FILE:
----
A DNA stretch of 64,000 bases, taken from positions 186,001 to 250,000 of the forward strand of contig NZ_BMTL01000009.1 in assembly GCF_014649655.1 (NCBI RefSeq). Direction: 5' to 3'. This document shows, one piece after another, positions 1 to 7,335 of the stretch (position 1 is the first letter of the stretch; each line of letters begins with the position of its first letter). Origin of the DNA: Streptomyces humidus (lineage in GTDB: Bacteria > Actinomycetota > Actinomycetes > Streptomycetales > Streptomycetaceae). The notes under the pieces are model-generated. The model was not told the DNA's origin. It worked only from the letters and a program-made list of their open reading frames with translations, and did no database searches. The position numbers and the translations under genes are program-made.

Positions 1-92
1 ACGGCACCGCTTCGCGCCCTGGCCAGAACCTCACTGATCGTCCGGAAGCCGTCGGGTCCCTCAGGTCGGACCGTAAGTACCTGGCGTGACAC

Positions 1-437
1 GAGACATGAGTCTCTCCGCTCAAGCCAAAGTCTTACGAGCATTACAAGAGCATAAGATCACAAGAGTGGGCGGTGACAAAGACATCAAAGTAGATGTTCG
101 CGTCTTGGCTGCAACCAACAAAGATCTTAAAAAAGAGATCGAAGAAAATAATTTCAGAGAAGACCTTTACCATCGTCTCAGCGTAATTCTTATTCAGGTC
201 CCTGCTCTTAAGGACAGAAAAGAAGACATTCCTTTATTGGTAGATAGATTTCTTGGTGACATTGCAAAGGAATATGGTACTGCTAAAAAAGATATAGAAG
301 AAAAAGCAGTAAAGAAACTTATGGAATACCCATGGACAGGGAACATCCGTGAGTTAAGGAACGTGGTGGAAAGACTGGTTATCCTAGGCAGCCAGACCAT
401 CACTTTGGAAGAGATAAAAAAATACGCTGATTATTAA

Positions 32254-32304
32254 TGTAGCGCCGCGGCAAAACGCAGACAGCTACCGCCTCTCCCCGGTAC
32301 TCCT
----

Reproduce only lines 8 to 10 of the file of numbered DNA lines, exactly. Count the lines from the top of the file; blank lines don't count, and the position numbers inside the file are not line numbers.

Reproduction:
301 AAAAAGCAGTAAAGAAACTTATGGAATACCCATGGACAGGGAACATCCGTGAGTTAAGGAACGTGGTGGAAAGACTGGTTATCCTAGGCAGCCAGACCAT
401 CACTTTGGAAGAGATAAAAAAATACGCTGATTATTAA

Positions 32254-32304